Sexual Dysfunction After Childbirth | News | Loyola Medicine
Tuesday, November 25, 2014

Majority of women report sexual dysfunction after childbirth

Loyola study to evaluate links between pelvic pain, sexual health

MAYWOOD, Ill. (Nov. 25, 2014) – Many women notice that their sexual health changes after childbirth, according to researchers from Loyola University Chicago. Loyola researchers have a study under way to determine the extent to which pelvic pain may be related to this change.

“Many women experience physical changes after childbirth. This can lead to significant disability and impaired sexual function,” said Sandi Tenfelde, PhD, RN, APN, study co-investigator, assistant professor and director of the Women's Health Nurse Practitioner (WHNP) Program, Loyola University Chicago Marcella Niehoff School of Nursing. “We plan to learn more about pelvic pain and its association to reduced sexual function to ultimately improve sexual health for women after childbirth."

As a woman’s body changes during pregnancy and after the birth of a baby, her sexual function may change as well. The recovery to pre-pregnancy levels of sexual health after childbirth is gradual and varies by individual. Factors that can affect postpartum sexual health include body image and perineal pain related to trauma from childbirth. Despite the high number of women affected by pelvic pain after childbirth, the cause remains unknown. The relationship between postpartum pelvic pain and sexual function also has not been extensively studied.

Researchers are recruiting women for this study who are between the ages of 21 and 50 and who have delivered a baby in the past year. The study will help clinicians and researchers understand how pregnancy and postpartum changes affect sexual health and quality of life.

Study participants will be seen at Loyola’s Pelvic-Floor Clinic in Maywood. They will be recruited from across the Chicago area and from the Wellness Clinic for Mothers at the Loyola Center for Health at Burr Ridge. This was the first multidisciplinary program in the Chicago area to help women recover from pain, injuries and other pelvic-floor disorders related to pregnancy and childbirth.

For more information or to enroll in the study, contact Dr. Sandi Tenfelde at (708) 216-9213.

 

About Loyola Medicine and Trinity Health

Loyola Medicine, a member of Trinity Health, is a quaternary care system based in the western suburbs of Chicago that includes Loyola University Medical Center (LUMC), Gottlieb Memorial Hospital, MacNeal Hospital and convenient locations offering primary and specialty care services from 1,877 physicians throughout Cook, Will and DuPage counties. LUMC is a 547-licensed-bed hospital in Maywood that includes the William G. and Mary A. Ryan Center for Heart & Vascular Medicine, the Cardinal Bernardin Cancer Center, a Level 1 trauma center, Illinois's largest burn center, a certified comprehensive stroke center and a children’s hospital. Having delivered compassionate care for over 50 years, Loyola also trains the next generation of caregivers through its teaching affiliation with Loyola University Chicago’s Stritch School of Medicine and Marcella Niehoff School of Nursing. Gottlieb is a 247-licensed-bed community hospital in Melrose Park with 150 physician offices, an adult day care program, the Gottlieb Center for Fitness, the Loyola Center for Metabolic Surgery and Bariatric Care and the Loyola Cancer Care & Research at the Marjorie G. Weinberg Cancer Center at Melrose Park. MacNeal Hospital is a 374-bed teaching hospital in Berwyn with advanced inpatient and outpatient medical, surgical and psychiatric services, advanced diagnostics and treatments. MacNeal has a 12-bed acute rehabilitation unit, a 25-bed inpatient skilled nursing facility, and a 68-bed behavioral health program and community clinics. MacNeal has provided quality, patient-centered care to the near west suburbs since 1919.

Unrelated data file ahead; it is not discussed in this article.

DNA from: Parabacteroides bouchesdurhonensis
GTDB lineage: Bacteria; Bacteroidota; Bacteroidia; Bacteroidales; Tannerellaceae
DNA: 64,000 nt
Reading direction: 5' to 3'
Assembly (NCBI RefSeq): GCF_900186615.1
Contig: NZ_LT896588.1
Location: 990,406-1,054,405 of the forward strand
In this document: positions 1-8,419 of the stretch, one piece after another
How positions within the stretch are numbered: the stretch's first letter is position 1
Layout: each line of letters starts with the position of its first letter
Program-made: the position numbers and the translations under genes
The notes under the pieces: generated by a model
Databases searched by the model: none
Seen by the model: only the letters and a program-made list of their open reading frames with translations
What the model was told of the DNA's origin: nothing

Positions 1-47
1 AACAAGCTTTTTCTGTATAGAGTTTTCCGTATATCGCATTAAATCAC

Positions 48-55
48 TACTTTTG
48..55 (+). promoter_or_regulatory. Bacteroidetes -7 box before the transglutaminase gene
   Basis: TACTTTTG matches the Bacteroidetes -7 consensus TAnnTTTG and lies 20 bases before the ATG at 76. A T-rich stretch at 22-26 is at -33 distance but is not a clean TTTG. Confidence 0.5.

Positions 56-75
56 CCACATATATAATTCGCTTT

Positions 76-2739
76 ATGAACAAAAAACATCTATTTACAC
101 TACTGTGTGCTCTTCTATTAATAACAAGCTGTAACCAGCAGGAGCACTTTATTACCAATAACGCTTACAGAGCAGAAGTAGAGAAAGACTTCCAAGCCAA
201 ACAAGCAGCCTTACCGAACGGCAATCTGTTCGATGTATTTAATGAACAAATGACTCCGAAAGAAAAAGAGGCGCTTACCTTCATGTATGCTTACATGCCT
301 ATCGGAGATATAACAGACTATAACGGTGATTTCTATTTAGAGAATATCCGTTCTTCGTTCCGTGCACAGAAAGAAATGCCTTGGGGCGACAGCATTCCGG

Trinity Health is one of the largest multi-institutional Catholic healthcare systems in the nation, serving diverse communities that include more than 30 million people across 22 states. Trinity Health includes 92 hospitals, as well as 109 continuing care locations that include PACE programs, senior living facilities and home care and hospice services. Its continuing care programs provide nearly 2.5 million visits annually. Based in Livonia, Mich., and with annual operating revenues of $18.3 billion and assets of $26.2 billion, the organization returns $1.1 billion to its communities annually in the form of charity care and other community benefit programs. Trinity employs about 129,000 colleagues, including 7,800 employed physicians and clinicians. Committed to those who are poor and underserved in its communities, Trinity is known for its focus on the country's aging population. As a single, unified ministry, the organization is the innovator of Senior Emergency Departments, the largest not-for-profit provider of home health care services—ranked by number of visits—in the nation, as well as the nation’s leading provider of PACE (Program of All Inclusive Care for the Elderly) based on the number of available programs.